Keep in mind only a small number of consumers take the time to report reactions to the CDC and other information gathering bodies; and some of these reactions          have been studied while others have not.

My opinion

This is again one of those topics that you can find experts on both sides; if this has sparked your interest do your own homework there are many books, documentaries, etc.  In my opinion the research suggests that added sugars are something we should all be avoiding.  It seems that these sweeteners do not satisfy our brains cravings like glucose would, and additionally it seems that these sweeteners, or at least part of these sweeteners, are metabolized differently by our body than natures own sweeteners.  Fructose, for example, is metabolized in the liver in a similar fashion to alcohol, including the side effects like beer belly, while glucose can be metabolized in cells throughout our body; for this reason we should try to limit fructose consumption to about 15-25 grams per day.  Fructose is found in many fruits, honey, and agave, but it seems that this source of fructose when combined with the fiber, enzymes, vitamins, minerals, and antioxidants, in the fruit is better for us than the added source of pure fructose; the best time to be consuming fructose is following exercise. However, Short term use in small quantities are likely not to harm you, like smoking one cigarette is not likely to give you cancer.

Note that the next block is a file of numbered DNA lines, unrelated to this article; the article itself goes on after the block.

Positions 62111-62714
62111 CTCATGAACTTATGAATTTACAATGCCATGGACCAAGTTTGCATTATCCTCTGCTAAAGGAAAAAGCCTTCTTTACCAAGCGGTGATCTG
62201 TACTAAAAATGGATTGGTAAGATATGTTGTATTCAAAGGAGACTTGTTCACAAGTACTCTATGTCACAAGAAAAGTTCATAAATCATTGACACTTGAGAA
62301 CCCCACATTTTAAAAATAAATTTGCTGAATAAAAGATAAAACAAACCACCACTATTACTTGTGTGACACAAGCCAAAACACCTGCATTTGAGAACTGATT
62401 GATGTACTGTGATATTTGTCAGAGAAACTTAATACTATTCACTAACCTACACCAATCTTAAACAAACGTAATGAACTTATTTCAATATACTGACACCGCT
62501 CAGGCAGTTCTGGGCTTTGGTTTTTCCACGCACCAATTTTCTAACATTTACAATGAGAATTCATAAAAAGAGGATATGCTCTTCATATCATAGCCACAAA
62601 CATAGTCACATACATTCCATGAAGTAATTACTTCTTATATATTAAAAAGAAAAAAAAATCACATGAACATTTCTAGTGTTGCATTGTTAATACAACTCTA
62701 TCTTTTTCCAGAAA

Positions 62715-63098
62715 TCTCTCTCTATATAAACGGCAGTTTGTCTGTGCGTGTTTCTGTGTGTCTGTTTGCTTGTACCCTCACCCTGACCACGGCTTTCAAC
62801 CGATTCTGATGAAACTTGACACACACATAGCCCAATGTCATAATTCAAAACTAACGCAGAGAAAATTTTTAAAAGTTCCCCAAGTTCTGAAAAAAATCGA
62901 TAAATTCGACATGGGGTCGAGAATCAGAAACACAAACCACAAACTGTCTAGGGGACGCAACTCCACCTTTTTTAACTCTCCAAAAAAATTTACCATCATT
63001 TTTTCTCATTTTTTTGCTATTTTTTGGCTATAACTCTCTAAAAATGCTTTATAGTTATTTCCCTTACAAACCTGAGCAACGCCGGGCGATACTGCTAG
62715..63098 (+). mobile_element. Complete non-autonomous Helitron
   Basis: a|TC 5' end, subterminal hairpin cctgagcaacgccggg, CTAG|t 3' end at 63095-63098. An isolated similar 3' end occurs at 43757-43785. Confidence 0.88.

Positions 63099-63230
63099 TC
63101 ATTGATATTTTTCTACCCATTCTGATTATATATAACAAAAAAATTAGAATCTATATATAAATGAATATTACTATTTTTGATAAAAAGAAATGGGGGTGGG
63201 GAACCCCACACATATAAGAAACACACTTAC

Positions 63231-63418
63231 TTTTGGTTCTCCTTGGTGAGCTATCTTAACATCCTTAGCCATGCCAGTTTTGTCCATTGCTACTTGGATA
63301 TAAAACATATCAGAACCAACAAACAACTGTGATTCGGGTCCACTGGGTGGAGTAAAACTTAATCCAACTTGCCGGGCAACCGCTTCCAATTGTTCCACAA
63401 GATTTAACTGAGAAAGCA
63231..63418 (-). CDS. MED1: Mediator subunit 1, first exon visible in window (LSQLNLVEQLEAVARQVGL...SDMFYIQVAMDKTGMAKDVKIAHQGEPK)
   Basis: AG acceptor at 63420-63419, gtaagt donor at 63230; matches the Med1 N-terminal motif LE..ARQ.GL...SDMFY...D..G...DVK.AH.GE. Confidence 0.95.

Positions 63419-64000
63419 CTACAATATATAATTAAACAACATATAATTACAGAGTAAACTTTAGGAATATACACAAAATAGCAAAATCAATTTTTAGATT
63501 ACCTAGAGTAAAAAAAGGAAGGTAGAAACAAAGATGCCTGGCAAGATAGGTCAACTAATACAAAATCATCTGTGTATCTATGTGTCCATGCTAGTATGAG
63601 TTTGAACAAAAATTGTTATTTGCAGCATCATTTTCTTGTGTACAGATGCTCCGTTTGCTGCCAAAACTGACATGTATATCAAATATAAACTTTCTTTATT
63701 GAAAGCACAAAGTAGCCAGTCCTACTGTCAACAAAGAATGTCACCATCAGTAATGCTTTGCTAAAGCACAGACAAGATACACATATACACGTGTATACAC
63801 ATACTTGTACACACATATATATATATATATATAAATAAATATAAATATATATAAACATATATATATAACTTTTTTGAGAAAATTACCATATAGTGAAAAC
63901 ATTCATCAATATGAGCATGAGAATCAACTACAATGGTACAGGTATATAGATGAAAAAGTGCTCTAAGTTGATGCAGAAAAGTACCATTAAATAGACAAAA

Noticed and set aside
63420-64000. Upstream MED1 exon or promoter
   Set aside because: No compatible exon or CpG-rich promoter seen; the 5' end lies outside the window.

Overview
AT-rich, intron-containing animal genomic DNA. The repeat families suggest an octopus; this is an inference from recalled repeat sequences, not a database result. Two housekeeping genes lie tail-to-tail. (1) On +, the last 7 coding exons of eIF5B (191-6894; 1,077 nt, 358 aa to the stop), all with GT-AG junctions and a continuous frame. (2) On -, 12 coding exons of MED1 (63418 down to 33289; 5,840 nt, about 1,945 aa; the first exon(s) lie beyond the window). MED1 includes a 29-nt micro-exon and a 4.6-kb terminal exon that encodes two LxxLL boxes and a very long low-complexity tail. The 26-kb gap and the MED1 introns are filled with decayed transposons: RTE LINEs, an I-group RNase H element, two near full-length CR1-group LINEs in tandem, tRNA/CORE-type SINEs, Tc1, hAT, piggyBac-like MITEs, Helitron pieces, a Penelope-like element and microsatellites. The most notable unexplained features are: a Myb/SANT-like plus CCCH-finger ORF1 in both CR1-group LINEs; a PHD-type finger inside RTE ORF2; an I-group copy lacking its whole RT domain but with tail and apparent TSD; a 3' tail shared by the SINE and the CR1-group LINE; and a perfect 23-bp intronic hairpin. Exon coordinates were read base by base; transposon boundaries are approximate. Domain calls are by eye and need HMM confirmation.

Bottom line, we should be avoiding all sugar and sweeteners all together but if you must sweeten something I prefer more raw organic natural sweeteners; this should not surprise frequent readers of this blog, it is no secret that it is my opinion that all our nutrients should come from our diet of clean natural chemical free sources of vegetables, fruits, nuts, seeds, eggs, healthy fats, and meats. But if you must sweeten something, here is a list of sources: Stevia, glucose, honey (Manuka honey has antibacterial properties), maple syrup, brown sugar, cane sugar, use fruits like pineapple or raisins.  One final example: when you make home cooked meals do you add sugar (example soups, spaghetti sauce, salsa, etc)? Then why should we consume processed foods with added sweeteners?